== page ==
Maintaining accountability can also avoid the 'blame game' later on when things aren't going well and individuals or teams are singled out for restructuring. Further reading: 5 Steps to a Great Scorecard.
Communication with those who are exiting
As you prepare to sit down and discuss layoffs with those who will be exiting the company, it's important to cover these areas (source).
- The business rationale for downsizing
- A clear notice of termination letter, including effective date
- Benefits/severance package details
- Outplacement services being offered and references for future job applications
- Structure for next steps, such as turning in company equipment and saying goodbye to co-workers
- Ask the employee if they have any questions at this stage
The ideal length for this meeting should be about 10-20 minutes with the initial act of notification happening within the first 5 minutes, so the individual has time to express their feelings and ask questions. If you extend this meeting much longer than 20 minutes you have the possibility of the conversation derailing or becoming a debate. Any shorter than 10 minutes and you're likely not giving enough time to give the individual a chance to receive and process the message, which comes across as being callous or insensitive.
Each layoff should be communicated by the employee's direct manager and a member of HR. Do not delegate layoffs to a lower manager or other employee.
Communication with those who are remaining
Ideally, you'll bring together the rest of the team as soon as possible to discuss the changes that are happening. People have a hard time with change and it would be difficult to over-communicate during this process. Your remaining employees will have their own feelings about the layoffs and may have many questions about how this change will affect them. Your managers will need to step up to ensure that each member of their team is coping with the change and understands how this impacts them. Impact Group recommends the following when communicating layoffs with your team:
- Over-communicate new processes and team structures so that every employee knows what's happening and what they need to be doing.
- Create space and time to listen and respond to their concerns and fears.
- Coach your employees and give ample praise. Be very mindful of corrective measures.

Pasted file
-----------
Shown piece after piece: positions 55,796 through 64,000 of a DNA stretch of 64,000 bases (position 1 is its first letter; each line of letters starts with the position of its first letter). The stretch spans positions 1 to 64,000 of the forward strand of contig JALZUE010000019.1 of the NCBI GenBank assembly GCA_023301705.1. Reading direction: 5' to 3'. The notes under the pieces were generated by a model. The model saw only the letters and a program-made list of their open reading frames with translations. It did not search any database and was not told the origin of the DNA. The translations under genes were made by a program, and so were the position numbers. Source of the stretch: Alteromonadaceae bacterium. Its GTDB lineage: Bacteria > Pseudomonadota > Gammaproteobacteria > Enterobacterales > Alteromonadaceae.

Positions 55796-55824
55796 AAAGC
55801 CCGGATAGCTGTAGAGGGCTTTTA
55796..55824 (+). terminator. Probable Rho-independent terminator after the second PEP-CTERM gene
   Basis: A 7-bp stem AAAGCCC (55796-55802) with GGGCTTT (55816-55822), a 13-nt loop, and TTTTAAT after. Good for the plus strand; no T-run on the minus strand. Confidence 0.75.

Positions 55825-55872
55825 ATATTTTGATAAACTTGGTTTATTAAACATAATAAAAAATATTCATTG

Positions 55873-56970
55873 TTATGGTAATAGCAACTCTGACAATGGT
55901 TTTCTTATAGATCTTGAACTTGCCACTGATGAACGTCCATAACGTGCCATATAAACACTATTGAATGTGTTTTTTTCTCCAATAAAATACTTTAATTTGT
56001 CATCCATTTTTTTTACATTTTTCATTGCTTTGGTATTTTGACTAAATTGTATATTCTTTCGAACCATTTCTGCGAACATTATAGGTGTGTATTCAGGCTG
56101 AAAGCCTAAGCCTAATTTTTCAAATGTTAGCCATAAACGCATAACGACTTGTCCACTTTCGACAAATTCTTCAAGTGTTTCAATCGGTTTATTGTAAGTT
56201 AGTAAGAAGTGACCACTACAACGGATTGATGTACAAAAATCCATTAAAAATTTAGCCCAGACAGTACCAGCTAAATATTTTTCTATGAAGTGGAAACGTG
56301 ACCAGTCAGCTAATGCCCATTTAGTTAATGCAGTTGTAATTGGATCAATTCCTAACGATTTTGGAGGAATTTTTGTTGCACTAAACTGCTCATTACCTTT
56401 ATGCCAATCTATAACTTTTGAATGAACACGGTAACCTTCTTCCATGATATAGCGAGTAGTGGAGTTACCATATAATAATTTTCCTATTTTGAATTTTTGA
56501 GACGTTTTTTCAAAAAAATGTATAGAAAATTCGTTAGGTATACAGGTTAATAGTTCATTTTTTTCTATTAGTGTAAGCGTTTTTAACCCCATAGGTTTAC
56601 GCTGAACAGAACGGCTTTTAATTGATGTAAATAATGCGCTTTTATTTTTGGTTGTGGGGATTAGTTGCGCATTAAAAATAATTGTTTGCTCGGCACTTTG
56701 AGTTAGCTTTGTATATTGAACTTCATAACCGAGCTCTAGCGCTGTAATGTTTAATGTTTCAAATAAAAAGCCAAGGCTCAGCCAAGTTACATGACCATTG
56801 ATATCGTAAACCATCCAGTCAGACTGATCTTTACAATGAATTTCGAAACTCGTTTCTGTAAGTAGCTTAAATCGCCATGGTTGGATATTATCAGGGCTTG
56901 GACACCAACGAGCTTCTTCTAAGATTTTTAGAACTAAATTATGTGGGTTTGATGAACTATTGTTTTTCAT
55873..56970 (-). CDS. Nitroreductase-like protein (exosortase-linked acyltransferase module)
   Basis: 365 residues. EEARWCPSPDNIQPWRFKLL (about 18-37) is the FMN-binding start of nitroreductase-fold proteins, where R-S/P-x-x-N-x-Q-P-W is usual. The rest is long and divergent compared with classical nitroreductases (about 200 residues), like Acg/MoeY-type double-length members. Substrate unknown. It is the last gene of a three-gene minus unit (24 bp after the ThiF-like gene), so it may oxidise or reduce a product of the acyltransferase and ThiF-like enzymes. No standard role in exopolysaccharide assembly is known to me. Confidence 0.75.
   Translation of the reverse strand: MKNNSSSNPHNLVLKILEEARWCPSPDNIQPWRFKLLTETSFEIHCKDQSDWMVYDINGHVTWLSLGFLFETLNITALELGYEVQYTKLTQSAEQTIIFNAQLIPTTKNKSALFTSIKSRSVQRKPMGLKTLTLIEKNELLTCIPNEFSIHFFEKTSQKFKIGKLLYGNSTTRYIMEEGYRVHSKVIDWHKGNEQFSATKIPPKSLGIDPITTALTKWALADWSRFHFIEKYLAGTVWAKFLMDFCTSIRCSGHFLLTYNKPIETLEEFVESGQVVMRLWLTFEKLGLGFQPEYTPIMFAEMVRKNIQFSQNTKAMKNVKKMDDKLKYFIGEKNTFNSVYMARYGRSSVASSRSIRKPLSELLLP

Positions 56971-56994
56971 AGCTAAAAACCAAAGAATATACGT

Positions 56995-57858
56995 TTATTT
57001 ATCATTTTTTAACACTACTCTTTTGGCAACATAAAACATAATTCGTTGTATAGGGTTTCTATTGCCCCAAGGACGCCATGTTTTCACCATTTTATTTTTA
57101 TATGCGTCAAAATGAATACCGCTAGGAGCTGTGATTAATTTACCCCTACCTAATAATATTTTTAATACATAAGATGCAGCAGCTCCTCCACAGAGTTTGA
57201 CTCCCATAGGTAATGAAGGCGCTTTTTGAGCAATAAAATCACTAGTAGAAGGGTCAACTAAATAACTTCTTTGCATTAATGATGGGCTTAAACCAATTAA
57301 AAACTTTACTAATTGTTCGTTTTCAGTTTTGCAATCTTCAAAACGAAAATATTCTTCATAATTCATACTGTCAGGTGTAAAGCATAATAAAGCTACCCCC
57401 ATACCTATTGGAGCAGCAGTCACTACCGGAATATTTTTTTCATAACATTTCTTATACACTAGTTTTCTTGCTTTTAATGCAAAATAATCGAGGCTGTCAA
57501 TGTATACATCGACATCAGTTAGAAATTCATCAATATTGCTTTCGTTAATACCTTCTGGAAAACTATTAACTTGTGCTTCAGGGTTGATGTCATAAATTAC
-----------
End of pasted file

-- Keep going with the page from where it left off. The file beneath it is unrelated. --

- Create and share your future vision of the company and show each employee how they fit into the long-term plan.
Timing is everything
When you have to do layoffs, be conscientious of when you do them. We heard from one employee who was laid off first thing Monday morning -- and was still expected to work through the week. Generally speaking, when you do layoffs you should ensure that you have a sufficient term for any knowledge transfer that needs to happen while also letting someone leave as early as they can after the layoff. They're not going to want to be there anymore once you give them notice.
The best time to do a layoff is Friday morning or afternoon so that the person affected can pack up their things and go home as they normally would for the weekend. They'll continue to have their normal weekend support and activities and the shock won't really settle in until Monday when they don't have to get up for work. Doing layoffs on a Monday morning can lead to a long, depressing week and make it a more difficult transition.
It's not about you
You may also be taking a cut to your salary or to your overall income. It may tempting to share this with those who are getting pay cuts to help create the solidarity and "shared experience" so they understand that you too are affected, but by and large they're not going to care. Your income, your spending, and your financial hardships are yours to bear and should not be used to solicit empathy from your employees. This is especially true if you're a public company with a large disparity in compensation between the bottom and the top. Sharing that you're taking a salary cut when you're making significantly more than those who are taking the same cut can come across as being incredibly insensitive to how the loss of income will hurt those at the bottom the most.
Hold exit interviews
Book in a time, separate from the time you communicate that they're being let go, to give the employee a chance to give you feedback about your organization. Exit interviews can be very insightful to where you need to improve as an organization.
Onward and upward
Every business will have times of growth and times of constriction. Having to downsize your team can take an emotional toll but it can also provide a lot of opportunity to regrow your team in a healthier and more sustainable way.